Mort­gage hold­ers to breathe easy



In­ter­est rates are likely to stay un­changed through­out next year, with the Re­serve Bank pre­dict­ing that in­fla­tion will re­main be­low the bot­tom of its 2 to 3 per cent tar­get band un­til early 2019.

The bank’s quar­terly re­view of the eco­nomic out­look shows it is ex­pect­ing a big im­prove­ment in Aus­tralia’s eco­nomic growth, fore­cast­ing that it will lift from a sub­dued rate of only 2.25 per cent this year to an av­er­age 3 per cent next year, lift­ing fur­ther to 3.25 per cent by mid-2019. The bet­ter growth will bring a grad­ual fall in the un­em­ploy­ment rate, but it will not be fast enough to gen­er­ate higher wages or in­fla­tion.

“GDP growth should strengthen over the rest of the fore­cast pe­riod as the drag from min­ing in­vest­ment comes to an end and pub­lic de­mand and non-min­ing busi­ness in­vest­ment con­tinue to sup­port growth” the re­view says.

The Re­serve Bank has cut its fore­cast for in­fla­tion to 1.75 per cent for the re­main­der of this year and next year, re­flect­ing the im­pact of a re­cal­cu­la­tion of the in­fla­tion fig­ures by the Aus­tralian Bureau of Sta­tis­tics to al­low for chang­ing con­sump­tion pat­terns.

Although this was a tech­ni­cal change, mar­ket an­a­lysts said it was un­likely that the Re­serve Bank would lift in­ter­est rates unless in­fla­tion had at least reached the bot­tom of its tar­get band.

West­pac chief econ­o­mist Bill Evans said that while gov­er­nor Philip Lowe would con­tinue to in­di­cate that the next move in rates would be an in­crease, he be­lieved “the rhetoric around a long pe­riod of steady rates will gain fur­ther em­pha­sis”.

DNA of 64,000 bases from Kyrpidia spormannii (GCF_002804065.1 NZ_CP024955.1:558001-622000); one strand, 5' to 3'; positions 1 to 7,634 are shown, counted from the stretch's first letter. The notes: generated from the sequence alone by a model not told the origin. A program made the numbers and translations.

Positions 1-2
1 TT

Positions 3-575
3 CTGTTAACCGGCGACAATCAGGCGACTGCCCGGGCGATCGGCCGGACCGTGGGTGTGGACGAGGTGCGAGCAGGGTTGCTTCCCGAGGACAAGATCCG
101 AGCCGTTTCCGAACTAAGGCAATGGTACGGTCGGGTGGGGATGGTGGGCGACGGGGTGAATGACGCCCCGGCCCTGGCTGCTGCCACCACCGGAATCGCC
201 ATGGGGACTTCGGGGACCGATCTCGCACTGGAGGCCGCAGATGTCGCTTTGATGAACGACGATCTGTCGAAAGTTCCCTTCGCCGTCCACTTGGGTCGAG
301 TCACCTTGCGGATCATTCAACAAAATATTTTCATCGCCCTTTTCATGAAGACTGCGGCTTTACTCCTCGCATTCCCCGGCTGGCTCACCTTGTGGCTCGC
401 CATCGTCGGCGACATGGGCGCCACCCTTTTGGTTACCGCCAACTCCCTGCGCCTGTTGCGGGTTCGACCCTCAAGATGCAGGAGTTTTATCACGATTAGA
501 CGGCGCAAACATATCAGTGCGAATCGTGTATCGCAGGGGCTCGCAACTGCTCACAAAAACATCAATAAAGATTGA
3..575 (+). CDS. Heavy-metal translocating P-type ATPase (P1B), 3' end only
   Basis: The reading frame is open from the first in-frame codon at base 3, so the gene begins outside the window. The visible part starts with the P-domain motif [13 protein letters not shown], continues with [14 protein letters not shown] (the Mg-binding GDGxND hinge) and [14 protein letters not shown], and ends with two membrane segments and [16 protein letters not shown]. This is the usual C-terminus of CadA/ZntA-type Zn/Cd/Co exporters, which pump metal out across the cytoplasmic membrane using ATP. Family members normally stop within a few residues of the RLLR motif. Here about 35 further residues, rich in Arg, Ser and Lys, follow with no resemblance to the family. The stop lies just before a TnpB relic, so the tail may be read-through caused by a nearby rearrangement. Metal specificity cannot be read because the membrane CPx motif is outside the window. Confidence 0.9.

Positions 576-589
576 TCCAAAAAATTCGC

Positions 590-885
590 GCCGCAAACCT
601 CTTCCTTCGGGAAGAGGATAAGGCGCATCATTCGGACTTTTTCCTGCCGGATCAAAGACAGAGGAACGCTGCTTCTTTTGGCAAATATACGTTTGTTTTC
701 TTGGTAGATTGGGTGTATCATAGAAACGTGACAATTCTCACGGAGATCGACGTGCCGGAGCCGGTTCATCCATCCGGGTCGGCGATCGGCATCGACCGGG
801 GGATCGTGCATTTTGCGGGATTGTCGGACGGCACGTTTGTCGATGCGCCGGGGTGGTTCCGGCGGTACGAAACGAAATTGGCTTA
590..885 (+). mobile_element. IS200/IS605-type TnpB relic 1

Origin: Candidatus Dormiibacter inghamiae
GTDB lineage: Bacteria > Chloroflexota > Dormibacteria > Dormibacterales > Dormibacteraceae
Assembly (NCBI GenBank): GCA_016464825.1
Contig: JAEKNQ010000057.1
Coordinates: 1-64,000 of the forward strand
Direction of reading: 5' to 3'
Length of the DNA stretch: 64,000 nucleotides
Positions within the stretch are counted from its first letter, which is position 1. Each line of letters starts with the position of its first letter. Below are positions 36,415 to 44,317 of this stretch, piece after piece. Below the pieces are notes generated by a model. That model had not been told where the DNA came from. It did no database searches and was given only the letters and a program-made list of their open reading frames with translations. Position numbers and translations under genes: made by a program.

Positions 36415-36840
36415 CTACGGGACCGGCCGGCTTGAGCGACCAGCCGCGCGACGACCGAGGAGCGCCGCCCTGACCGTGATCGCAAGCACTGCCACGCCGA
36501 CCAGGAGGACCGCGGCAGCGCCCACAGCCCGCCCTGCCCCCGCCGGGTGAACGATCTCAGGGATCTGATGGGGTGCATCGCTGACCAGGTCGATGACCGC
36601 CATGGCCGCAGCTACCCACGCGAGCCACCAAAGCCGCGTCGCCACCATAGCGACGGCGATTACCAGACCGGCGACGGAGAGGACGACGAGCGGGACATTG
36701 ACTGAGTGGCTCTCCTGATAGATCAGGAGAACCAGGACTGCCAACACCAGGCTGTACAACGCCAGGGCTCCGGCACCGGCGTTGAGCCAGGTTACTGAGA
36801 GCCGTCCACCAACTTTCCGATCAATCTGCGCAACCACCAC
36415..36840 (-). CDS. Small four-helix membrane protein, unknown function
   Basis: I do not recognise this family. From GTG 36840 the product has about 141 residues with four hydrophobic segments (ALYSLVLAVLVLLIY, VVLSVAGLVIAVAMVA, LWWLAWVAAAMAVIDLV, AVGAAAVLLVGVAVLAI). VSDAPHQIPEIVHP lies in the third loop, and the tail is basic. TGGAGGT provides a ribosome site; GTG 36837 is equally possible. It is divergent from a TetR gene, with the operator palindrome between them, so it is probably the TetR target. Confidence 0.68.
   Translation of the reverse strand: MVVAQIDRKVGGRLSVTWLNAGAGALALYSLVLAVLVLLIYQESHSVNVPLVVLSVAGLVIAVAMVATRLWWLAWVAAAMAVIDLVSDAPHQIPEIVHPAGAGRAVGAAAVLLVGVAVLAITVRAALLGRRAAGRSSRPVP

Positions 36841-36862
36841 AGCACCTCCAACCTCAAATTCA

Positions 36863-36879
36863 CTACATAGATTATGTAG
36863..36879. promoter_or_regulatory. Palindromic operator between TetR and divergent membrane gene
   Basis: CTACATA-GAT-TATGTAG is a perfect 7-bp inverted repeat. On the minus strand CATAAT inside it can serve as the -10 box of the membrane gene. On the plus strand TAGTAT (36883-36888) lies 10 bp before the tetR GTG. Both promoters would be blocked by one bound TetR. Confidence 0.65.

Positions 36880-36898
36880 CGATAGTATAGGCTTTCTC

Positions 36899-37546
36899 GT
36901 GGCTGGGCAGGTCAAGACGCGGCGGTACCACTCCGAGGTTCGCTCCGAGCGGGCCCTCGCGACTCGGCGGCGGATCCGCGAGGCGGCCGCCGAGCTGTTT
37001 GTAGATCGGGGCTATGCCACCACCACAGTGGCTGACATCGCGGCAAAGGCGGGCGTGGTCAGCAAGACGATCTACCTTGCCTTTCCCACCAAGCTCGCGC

The Re­serve Bank’s ma­jor con­cern over the eco­nomic out­look is house­hold spend­ing. Its cen­tral view is that con­sump­tion will im­prove grad­u­ally while re­main­ing be­low the growth rates seen be­fore the fi­nan­cial cri­sis.

The Re­serve Bank says more firms have been re­port­ing difficulty in find­ing suit­able labour and that might lead to a faster im­prove­ment in wage growth. How­ever, it noted that weak wage growth was a global prob­lem, re­lated to fac­tors such as tech­no­log­i­cal change and glob­al­i­sa­tion which were un­likely to change soon.

House­hold con­sump­tion is also con­strained by the level of debt. “A highly in­debted house­hold sec­tor is likely to be more sen­si­tive to changes in in­come or wealth, which could have im­pli­ca­tions for con­sump­tion growth.”

The Re­serve Bank is more con­fi­dent about the out­look for busi­ness in­vest­ment, which it says is “more pos­i­tive than it has been for some time”.

Re­cent re­vi­sions to na­tional ac­counts show non-min­ing busi­ness in­vest­ment is ris­ing more strongly than pre­vi­ously thought and is now 10 per cent higher than at the be­gin­ning of last year. It says the growth in in­vest­ment is sup­ported both by low in­ter­est rates and the pre­dicted lift in GDP growth.

The Re­serve Bank also ex­pects fur­ther im­prove­ment in em­ploy­ment. It takes some credit for the strength of the labour mar­ket over the past year, say­ing the stim­u­la­tory level of in­ter­est rates had “helped gen­er­ate a de­cline in un­em­ploy­ment”, which has come down from 5.9 per cent to 5.5 per cent over this year.

The Re­serve Bank pre­dicts a grad­ual fur­ther im­prove­ment in un­em­ploy­ment to 5.25 per cent by the end of next year.

Aus­tralia’s cen­tral bank has sig­nalled that in­ter­est rates could re­main lower for longer, as it bal­ances low in­fla­tion, weak re­tail spend­ing and a debt binge caused by the hous­ing boom it fos­tered by cut­ting rates to a record low as min­ing in­vest­ment plunged af­ter a decade-long boom.

The Re­serve Bank’s quar­terly State­ment on Mon­e­tary Pol­icy yes­ter­day pre­dicted core in­fla­tion would stay be­low the cen­tral bank’s 2-3 per cent tar­get next year and would not ex­ceed the bot­tom of the range in 2019.